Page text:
24. The Power of Moments (Chip & Dan Heath)

Screen Shot 2018-03-25 at 9.43.26 AM“Moments matter.  And what an opportunity we miss when we leave them to chance.”

The Power of Moments:  Why Certain Experiences have Extraordinary Impact is an inspirational book that makes readers stop and think about past situations and how to create more impact in the future.  It is full of helpful examples and stories.

These academic brothers provided great ideas to make experiences memorable.  They described how a school adapted sporting signing days to highlight graduate students college and university acceptances creating excitement for the students and inspiring younger students to follow in their foot steps.  Another example was how a company took the time to create a memorable first day experience for new employees.

The authors focused on a model including:

Elevation – the ability to make moments elevate above the every day and shared an example of a hotel which had a “popsicle hotline” where guests could pick up a special phone, request an icy treat and have it delivered with formality and pomp on a silver tray.

Insight – these moments create an “a ha” type of moment inspiring individuals to make a change that may influence their life path.  The authors talked about individuals “tripping over the truth” and coming to a realization which would impact their future decisions.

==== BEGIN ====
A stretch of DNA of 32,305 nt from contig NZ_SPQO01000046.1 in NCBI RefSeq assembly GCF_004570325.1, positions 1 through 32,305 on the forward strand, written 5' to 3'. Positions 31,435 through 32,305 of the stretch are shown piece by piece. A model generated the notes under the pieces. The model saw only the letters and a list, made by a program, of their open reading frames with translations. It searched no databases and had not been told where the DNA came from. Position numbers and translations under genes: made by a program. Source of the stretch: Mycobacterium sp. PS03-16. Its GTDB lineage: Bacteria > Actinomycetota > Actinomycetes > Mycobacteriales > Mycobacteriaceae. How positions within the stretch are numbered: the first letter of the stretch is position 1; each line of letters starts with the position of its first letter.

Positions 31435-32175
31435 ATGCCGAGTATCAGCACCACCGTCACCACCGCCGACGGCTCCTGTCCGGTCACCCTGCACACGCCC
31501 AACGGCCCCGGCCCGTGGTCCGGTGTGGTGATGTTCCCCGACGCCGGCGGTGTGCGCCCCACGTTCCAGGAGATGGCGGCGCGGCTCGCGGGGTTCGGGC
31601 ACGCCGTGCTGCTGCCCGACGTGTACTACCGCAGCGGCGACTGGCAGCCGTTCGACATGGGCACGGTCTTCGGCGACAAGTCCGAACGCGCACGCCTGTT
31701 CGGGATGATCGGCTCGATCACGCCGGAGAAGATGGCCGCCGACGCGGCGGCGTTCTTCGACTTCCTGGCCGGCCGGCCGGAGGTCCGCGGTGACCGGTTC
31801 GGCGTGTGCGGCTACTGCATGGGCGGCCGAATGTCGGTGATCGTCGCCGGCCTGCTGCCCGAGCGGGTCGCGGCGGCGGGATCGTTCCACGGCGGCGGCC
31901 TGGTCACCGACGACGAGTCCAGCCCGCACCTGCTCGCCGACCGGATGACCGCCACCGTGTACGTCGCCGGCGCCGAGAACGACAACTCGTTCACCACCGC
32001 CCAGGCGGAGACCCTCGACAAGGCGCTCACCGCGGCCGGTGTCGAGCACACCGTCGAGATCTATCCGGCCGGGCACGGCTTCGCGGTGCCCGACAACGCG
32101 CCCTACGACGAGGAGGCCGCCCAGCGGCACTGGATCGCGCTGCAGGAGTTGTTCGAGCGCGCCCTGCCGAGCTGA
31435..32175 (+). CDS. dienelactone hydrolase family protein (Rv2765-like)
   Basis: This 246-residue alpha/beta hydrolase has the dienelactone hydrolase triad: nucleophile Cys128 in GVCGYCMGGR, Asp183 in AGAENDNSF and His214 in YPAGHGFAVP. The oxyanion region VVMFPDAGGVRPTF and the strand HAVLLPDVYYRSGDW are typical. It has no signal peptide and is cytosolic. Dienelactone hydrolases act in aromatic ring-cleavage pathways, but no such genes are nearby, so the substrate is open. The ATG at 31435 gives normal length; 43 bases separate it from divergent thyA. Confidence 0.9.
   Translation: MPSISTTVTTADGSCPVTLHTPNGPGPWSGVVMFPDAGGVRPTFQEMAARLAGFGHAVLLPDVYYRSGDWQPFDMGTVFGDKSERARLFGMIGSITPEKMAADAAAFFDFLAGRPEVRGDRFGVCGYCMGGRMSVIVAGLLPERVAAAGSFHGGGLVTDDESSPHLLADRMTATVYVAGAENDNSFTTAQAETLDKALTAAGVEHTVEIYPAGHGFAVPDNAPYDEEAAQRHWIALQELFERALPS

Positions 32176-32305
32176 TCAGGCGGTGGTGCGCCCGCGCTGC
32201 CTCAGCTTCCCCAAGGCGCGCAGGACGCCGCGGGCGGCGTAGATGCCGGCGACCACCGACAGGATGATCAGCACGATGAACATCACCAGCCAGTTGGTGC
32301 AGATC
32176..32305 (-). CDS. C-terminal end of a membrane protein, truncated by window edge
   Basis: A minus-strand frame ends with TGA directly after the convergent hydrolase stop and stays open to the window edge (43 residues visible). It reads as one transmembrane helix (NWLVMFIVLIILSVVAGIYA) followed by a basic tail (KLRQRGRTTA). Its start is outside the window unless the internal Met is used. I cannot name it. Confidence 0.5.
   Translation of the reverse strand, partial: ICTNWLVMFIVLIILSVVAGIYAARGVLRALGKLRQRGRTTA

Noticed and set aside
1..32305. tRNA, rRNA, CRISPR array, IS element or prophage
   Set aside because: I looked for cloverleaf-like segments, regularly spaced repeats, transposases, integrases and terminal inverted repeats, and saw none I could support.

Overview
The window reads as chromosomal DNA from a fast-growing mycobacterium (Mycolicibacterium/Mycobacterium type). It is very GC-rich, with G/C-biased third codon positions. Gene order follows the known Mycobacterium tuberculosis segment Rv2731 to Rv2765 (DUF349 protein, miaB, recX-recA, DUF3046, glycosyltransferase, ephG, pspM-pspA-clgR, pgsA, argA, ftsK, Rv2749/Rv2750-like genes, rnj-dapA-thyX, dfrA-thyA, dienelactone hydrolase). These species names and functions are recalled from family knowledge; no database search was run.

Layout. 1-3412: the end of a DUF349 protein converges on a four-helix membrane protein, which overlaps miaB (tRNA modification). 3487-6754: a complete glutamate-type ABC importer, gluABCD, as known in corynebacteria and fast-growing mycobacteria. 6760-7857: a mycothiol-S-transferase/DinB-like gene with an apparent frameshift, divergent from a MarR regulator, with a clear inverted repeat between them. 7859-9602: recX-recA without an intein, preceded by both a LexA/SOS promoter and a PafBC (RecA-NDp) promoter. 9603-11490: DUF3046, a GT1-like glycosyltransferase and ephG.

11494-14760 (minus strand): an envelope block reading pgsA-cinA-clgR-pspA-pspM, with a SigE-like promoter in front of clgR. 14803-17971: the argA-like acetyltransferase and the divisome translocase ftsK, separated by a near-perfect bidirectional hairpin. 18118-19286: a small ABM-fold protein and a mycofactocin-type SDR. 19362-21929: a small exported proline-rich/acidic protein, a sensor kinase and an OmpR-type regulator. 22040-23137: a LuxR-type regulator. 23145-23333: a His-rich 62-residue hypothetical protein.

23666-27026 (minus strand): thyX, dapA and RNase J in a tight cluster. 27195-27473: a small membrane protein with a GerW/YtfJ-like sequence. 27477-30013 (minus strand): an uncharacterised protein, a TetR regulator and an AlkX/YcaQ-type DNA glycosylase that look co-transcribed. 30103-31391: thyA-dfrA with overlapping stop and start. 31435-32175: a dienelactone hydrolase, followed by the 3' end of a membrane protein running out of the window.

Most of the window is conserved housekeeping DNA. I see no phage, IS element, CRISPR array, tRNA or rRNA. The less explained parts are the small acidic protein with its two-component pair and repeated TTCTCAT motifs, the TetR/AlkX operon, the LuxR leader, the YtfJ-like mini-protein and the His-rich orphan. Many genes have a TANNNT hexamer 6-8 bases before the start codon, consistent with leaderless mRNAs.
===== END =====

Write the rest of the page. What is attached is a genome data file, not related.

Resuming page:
Pride – the authors described these moments with courage and achievement and used an example of an app called Couch to 5K which led to the success of completing a 5K run or completing a degree.

Connection – the fact that connecting this success to social situations creates memories that link individuals and can be reminisced about in the future.

These moments are positive, “peak” moments that have lasting impacts such as weddings, graduations and other celebrations.

Here are a couple of suggestions from this book:

  • Write a letter of gratitude to someone who made a difference in your life that has never been thanked properly
  • Get to know someone better by asking some of the 36 questions defined by Art Aron – even better, use these questions with your kids at the dinner table.  you might be surprised by some answers!
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